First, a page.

Businesses concerned about cost and benefit of sustainability – KPMG

Recruitment and a more business-friendly tax regime are among the priorities for domestically-owned firms

Businesses want more clarity on the costs and benefits of investing in sustainability, KPMG’s annual enterprise barometer has shown.

Seven in 10 Irish businesses say they are “actively pursuing” sustainable measures in their businesses, with 83 per cent supporting the need for more action on climate change. However, three-quarters say none of their stakeholders are pressing the issue and more than half worry that an increase in green initiatives will lead to a rise in costs for their business.

Just under two-thirds said they were concerned about the lack of clarity on the costs and benefits of measures such as reducing emissions, green energy, supply chain issues, increasing regulatory demands, access to green finance and understanding market demand. Against a backdrop of high interest rates and rising costs, the report notes that businesses need to fully understand the positive and negative financial implications and to develop the business case for action.

Only 9 per cent of customers and 6 per cent of regulators actively request enterprises to develop a decarbonisation strategy, a survey of domestic business found. But Russell Smyth, head of sustainable future at KPMG, said the voluntary approach to sustainability in business is likely to change.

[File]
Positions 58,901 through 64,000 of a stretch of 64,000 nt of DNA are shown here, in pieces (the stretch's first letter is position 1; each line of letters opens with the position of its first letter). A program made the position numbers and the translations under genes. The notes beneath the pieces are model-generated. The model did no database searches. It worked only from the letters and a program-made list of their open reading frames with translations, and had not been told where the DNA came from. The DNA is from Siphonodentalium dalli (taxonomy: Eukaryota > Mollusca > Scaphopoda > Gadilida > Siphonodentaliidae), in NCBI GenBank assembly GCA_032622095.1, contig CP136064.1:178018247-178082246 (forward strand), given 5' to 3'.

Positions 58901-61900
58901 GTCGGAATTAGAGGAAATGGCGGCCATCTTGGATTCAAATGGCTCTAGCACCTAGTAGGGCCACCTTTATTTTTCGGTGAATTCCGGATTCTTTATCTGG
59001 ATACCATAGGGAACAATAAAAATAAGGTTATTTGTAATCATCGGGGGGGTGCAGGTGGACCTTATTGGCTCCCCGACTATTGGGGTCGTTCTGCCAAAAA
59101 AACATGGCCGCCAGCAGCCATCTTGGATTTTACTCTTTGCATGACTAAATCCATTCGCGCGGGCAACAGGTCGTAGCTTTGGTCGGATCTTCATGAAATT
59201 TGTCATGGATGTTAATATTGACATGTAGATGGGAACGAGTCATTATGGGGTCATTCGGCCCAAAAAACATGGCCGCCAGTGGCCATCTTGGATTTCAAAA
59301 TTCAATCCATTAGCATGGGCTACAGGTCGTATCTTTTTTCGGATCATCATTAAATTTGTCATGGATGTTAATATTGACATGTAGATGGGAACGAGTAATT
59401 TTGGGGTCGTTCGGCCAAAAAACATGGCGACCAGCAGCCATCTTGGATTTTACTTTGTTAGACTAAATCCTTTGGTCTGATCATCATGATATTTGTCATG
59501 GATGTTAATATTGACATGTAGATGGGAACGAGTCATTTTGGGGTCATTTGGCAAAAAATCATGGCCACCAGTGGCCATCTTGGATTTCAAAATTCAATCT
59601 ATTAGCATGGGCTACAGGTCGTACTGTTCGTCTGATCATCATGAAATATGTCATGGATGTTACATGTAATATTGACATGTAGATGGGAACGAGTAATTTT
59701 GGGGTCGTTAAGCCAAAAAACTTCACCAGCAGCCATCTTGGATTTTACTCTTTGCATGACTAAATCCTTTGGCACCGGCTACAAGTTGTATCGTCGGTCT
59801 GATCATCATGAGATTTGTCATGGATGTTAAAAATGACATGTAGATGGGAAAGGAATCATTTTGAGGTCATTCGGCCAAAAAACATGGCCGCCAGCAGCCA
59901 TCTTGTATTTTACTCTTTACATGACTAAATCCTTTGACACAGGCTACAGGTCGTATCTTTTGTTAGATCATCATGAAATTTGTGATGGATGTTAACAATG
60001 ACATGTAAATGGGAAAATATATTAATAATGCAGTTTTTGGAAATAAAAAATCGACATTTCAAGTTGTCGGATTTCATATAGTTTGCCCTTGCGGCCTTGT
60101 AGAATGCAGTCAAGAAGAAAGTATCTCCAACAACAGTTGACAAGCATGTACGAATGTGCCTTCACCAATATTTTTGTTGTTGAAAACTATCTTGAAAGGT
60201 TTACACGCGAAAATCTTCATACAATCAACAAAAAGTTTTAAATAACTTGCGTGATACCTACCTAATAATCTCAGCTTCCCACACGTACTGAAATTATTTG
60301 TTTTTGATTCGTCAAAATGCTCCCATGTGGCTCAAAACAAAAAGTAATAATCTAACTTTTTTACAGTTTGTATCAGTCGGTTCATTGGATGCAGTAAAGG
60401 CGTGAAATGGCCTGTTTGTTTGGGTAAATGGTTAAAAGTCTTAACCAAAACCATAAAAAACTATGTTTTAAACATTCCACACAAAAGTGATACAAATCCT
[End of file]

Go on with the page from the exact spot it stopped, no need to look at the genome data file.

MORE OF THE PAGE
“While to date much activity has been voluntary, from 2026, many businesses will have to comply with mandatory EU regulations for the first time,” he said. “Proactive companies that lay the groundwork now and prepare for these regulations will be at an advantage and avoid unnecessary pressure down the line.”

Among other issues, recruitment to key positions was cited as a problem by six in 10 businesses, with close to half saying the tax regime in Ireland is a disadvantage when it comes to recruiting and retaining skilled staff.

“The challenge for Ireland’s personal tax system is to strike a balance between generating tax revenues and incentivising employees to continue to upskill and take on new roles,” said Olive O’Donoghue, tax partner at KPMG.

More than three-quarters also point to ongoing difficulties in sourcing accommodation that could impact recruitment and competitiveness.

With an eye on Budget 2024, fewer than a quarter of respondents said they believed Ireland’s tax regime encourages entrepreneurship and growth. Three-quarters feel it is less friendly to domestic business compared with multinational organisations.

More than half (57 per cent) expressed concerns about the administrative burden attached to the Irish tax regime, particularly for smaller businesses and entrepreneurs, and three-quarters say that increasing the rate of employers’ PRSI would significantly impact their businesses.

The top three tax measures businesses would like to see in Budget 2024 are the introduction of tax measures to encourage sustainable behaviour; reform of capital gains tax rules to encourage investment in Irish companies; and a reduced tax rate for dividends for entrepreneurs.

Despite the challenges, the report finds that 55 per cent of domestic businesses expect to increase turnover over the next 12 months and close to four in 10 expect to increase staff numbers.